There has never been a more important time to take responsibility for our actions. The world is experiencing unprecedented rates of change in climate, energy supply, technology, and business. The climate crisis is urgent. The sixth Intergovernmental Panel on Climate Change (IPCC) Report, approved in April, states that carbon emissions must be reduced by 50% to ensure a livable planet in the future. Building construction and use contributes more than 40% of human-caused emissions of greenhouse gases. Designers of the built environment have a unique and inspiring opportunity to shape a positive future. This means developing the expertise and research to push beyond net-zero energy to net-positive energy, from a neutral effect on health, safety, and resources to a positive one.
Addressing Embodied Carbon
For years, the building industry has focused on reducing operational carbon — the total carbon from all energy sources used to keep buildings warm, cool, ventilated, lighted, and powered — through measures like energy efficiency improvements. While these reductions are important, they are additive solutions, meaning their immediate impacts are small relative to their projected impacts 60 years from now.
The other, more complicated piece of this equation is embodied carbon — the carbon arising from the manufacturing, transportation, installation, maintenance, and disposal of building materials. Because this type of carbon is spent before materials are even installed in a building, embodied carbon emissions have a much more immediate impact. According to Architecture 2030, embodied carbon will be responsible for almost half of total new construction emissions between now and 2050. This is a sobering statistic.
Understanding the collective responsibility to address embodied carbon immediately, the SE 2050 Commitment was developed to help ensure “substantive embodied carbon reductions in the design and construction of structural systems by the collective structural engineering professions.” Sponsored by the Structural Engineering Institute (SEI) and the American Society of Civil Engineers (ASCE), the SE 2050 Commitment challenges firms to transform the practice of structural engineering in a way that is holistic, firm-wide, project-based, and data-driven. As an early signatory to the SE 2050 Challenge, HGA hopes to lead by example: generating demand for materials and construction practices that serve this greater goal and creating a better future for all.
Calculating Embodied Carbon
Embodied carbon is calculated with a life cycle assessment (LCA). It is directly related to material quantity, and reducing material reduces embodied carbon. To calculate the embodied carbon, it's necessary to have an understanding of material quantities at whatever stage of the project the LCA is to be performed. This can be done with estimated quantities, such as during the concept or schematic design phase, or with final design quantities, such as after a construction package issue, and anywhere in between.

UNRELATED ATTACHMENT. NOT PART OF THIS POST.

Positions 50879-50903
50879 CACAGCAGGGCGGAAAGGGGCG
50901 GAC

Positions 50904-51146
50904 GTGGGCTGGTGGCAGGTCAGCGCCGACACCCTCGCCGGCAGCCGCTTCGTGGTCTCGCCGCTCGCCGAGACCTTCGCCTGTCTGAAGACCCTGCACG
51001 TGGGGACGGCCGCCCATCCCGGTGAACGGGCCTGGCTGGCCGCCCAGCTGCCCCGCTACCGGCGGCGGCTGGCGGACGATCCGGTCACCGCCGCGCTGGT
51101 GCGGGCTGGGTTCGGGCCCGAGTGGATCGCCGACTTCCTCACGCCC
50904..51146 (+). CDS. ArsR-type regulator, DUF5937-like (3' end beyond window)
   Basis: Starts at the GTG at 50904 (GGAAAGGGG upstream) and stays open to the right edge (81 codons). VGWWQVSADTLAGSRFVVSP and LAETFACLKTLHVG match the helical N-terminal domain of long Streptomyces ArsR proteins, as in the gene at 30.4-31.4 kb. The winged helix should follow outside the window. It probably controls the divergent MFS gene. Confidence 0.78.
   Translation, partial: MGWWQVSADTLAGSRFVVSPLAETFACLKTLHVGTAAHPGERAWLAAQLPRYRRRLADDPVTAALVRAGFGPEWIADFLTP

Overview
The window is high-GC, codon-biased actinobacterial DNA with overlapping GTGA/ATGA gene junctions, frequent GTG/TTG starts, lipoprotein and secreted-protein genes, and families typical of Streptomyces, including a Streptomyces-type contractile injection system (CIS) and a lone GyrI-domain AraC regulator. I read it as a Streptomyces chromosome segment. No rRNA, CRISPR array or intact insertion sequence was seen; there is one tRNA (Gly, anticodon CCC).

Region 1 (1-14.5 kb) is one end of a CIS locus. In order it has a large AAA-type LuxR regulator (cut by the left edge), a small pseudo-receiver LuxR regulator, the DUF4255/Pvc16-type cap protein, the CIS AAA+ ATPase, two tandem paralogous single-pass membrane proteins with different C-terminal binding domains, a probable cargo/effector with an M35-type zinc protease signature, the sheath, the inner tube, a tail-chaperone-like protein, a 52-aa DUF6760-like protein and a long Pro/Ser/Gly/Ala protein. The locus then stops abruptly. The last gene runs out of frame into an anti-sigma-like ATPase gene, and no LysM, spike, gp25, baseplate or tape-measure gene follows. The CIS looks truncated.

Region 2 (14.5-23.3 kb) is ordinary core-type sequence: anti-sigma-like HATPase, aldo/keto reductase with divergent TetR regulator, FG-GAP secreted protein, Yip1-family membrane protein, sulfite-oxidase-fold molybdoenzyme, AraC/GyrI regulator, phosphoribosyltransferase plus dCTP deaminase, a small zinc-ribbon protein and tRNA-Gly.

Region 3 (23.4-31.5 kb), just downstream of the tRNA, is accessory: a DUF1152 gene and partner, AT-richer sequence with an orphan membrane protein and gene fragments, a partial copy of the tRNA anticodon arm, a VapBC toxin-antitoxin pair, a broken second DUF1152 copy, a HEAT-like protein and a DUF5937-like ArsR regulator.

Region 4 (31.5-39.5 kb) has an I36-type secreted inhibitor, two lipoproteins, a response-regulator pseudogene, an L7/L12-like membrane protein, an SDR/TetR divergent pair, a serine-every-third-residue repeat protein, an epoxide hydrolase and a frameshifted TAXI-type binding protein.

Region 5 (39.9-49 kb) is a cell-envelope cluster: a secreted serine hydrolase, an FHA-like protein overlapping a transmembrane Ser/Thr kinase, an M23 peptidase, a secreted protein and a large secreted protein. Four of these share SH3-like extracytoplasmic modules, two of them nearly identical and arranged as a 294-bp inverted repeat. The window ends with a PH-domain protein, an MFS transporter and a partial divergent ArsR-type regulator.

For early phase analysis, structural engineers can use material tonnage averages or representative bay studies to estimate the embodied carbon for the entire structural system. This is especially useful to compare two or more systems early in design, say steel and mass timber. A great tool for this level of analysis is the SE 2050 ECOM. An engineer can simply input material quantities from a takeoff to see embodied carbon intensity. This tool uses industrywide environmental product declarations (EPDs), which operate like nutrition facts labels, to quantify the environmental impact and embodied carbon of various building products and materials.
For analysis in later phases of a project, software programs like Tally and OneClick LCA are robust options. Tally requires a Revit model, and OneClick can reach its full potential with a Revit model. These programs can pull exact material quantity from the Revit model and allow an engineer to assign an appropriate EPD to determine embodied carbon. OneClick allows a user to add in other materials, such as those not modeled in Revit, and adjust material quantity, transportation distance, and method.
Reducing Embodied Carbon
Architecture 2030 reports that just three materials used frequently in structural and architectural systems — concrete, steel, and aluminum — account for 23% of annual global carbon emissions. Less intensive carbon alternatives, like mass timber, provide a viable structural solution while carrying embodied carbon advantages. For an efficiently designed structure, mass timber is naturally a lower embodied carbon choice than either concrete or steel because there are less emissions embodied in its production. The largest contributor to concrete is the production of Portland cement, an energy-intensive process whose chemical reaction itself has associated emissions. Production of steel, while it can be repeatedly recycled, is still an energy-intensive process with emissions. Mass timber can also help to reduce a building’s embodied carbon footprint by accounting for the carbon naturally sequestered during a tree’s growth cycle. Once a tree is harvested, this carbon is locked within the timber for as long as it remains intact and helps to offset the carbon required to harvest, transport, fabricate, and erect the structure. This natural carbon sequestration, or biogenic carbon storage, is unique to timber. Thus, by using sustainably harvested timber instead of steel or concrete, project teams can significantly reduce the amount of carbon required to construct a building, helping to move the construction industry toward means and methods that are less damaging to the environment.